I wrote about how we’ve been parenting in limbo over here, waiting for a diagnosis for my kinda-sorta-maybe special needs kid. Well, this is part one in the story of our search for that diagnosis…
Lagging skills. That’s the term they used to describe my girl when we took her to the first round of specialists. She doesn’t understand boundaries. She doesn’t give other people personal space. She bursts into tears and has screaming temper fits. Lagging skills. She just needs time to catch up.
Near the end of my daughter’s Grade 1 year, my husband and I sat in a tiny conference room with her teacher, the vice principal, the school’s child and youth worker and a specialist from the school board. We discussed how my child disrupts the classroom by crying and screaming. We talked about how she doesn’t respect the other children’s personal space. How she fidgets, picks things apart, chews on things.
She might have a Sensory Processing Disorder. That’s what the lady from the school board said, after giving me the number of someone to contact at the local Children’s Centre.
The number was a dead end. The man I spoke to had no idea why I would be referred there. He sent me on to a superior who told me that they didn’t offer Sensory Processing testing and never had. She told me that if I chose to pursue testing it would be an out of pocket expense of two grand, and a waste of my money, because based on the three questions she asked me over the phone she was pretty certain my child didn’t have any sensory issues.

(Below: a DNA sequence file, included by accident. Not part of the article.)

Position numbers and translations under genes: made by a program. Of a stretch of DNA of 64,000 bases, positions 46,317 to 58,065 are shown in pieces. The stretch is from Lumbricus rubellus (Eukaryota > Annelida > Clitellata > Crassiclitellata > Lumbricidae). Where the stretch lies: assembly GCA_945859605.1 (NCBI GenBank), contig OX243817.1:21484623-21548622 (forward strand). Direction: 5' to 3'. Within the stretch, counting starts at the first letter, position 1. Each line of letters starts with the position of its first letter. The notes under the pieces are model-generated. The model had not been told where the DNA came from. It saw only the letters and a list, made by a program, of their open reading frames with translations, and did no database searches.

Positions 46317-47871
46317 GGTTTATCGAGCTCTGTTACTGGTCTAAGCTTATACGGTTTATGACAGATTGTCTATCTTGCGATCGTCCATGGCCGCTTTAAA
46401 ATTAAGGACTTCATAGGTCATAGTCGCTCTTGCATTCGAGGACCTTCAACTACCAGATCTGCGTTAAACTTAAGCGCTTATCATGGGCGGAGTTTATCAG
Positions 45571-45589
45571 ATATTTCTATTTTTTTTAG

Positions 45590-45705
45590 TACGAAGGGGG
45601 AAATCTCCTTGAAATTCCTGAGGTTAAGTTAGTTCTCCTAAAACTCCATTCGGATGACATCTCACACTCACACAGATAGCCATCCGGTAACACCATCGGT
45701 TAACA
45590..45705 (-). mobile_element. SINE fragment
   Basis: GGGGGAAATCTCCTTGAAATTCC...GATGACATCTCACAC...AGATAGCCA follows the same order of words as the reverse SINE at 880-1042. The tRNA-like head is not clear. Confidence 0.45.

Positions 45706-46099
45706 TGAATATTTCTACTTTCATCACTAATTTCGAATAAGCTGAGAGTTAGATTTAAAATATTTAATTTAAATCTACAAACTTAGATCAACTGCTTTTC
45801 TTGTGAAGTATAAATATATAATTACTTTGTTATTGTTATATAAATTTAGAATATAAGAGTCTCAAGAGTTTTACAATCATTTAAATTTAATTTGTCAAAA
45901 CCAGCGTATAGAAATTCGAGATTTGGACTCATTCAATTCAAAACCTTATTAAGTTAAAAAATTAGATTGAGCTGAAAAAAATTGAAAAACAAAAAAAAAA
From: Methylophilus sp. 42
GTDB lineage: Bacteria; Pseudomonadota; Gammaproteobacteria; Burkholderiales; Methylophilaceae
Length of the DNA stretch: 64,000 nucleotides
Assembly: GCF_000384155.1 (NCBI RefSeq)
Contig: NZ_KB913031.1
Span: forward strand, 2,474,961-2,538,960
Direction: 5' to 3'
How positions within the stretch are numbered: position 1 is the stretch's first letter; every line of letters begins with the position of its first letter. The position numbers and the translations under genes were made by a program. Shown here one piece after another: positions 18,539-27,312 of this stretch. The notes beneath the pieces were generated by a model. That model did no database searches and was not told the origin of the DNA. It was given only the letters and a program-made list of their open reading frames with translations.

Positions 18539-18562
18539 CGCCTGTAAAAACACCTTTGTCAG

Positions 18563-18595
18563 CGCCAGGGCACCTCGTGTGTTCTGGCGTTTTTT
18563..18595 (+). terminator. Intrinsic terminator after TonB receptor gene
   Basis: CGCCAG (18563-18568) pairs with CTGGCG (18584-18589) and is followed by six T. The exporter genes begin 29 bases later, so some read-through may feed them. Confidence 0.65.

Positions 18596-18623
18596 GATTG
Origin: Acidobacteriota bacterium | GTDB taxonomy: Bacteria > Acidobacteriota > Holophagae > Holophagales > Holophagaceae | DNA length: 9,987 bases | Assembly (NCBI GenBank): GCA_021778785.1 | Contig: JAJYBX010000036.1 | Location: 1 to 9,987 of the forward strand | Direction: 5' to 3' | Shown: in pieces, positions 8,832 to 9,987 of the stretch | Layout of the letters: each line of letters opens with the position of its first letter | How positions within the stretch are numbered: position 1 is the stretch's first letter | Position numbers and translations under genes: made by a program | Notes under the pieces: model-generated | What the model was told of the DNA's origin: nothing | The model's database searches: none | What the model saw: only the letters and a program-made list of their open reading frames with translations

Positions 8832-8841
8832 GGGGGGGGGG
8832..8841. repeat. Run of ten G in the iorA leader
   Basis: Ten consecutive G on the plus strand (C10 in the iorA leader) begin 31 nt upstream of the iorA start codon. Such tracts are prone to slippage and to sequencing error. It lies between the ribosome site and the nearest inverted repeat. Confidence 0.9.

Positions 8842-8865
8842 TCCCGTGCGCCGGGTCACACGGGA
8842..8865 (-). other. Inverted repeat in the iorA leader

Well, this place can help her, I was told, as the Vice Principal handed me a packet to fill out for the Regional Children’s Hospital.
It was almost the end of Grade 1 when they handed us that packet of documents to fill out. My girl was well into 2nd Grade by the time our spot in the waiting list came up. They sent a child and youth worker to our home to interview our family. I felt like they were looking for flaws in us, in our parenting skills, to explain my daughter’s problems.
“I’m not here to help with school problems. I don’t really want to hear about that.” said the gentleman perched in my front room. “My job is to help make things better at home.”, he explained as he handed my husband and I bundles of xeroxed papers full of parenting tips.
His visits were weekly, biweekly. He asked questions about my daughter’s behaviour and nodded his head a lot. I kept thinking that at some point he was going to reach the punchline. He would say, “Ok, I have all the info I need. Now here’s the game plan!”.
Instead, he agreed with my husband when he said, “I think we’re already doing the things on these papers you keep handing us, we’re just not labelling it with these fancy terms.” Yep. Good parents. You’re doing fine. And yet…
In the second half of 2nd Grade, our spot on another waiting list came up and we started one on one therapy sessions at the Regional Children’s Hospital. Twelve sessions. That’s the max they can do. They focused on helping my daughter with being hands off and giving people personal space. We got a bonus thirteenth session after my girl had an epic meltdown in the child and youth worker’s office at our eleventh meeting.
After that, my daughter’s program coordinator at the Regional Children’s Centre “released” us, assuring me that we could contact them at any time if there were any major problems.
But there haven’t been any major problems. Just this continual slow grind day to day of something isn’t quite right.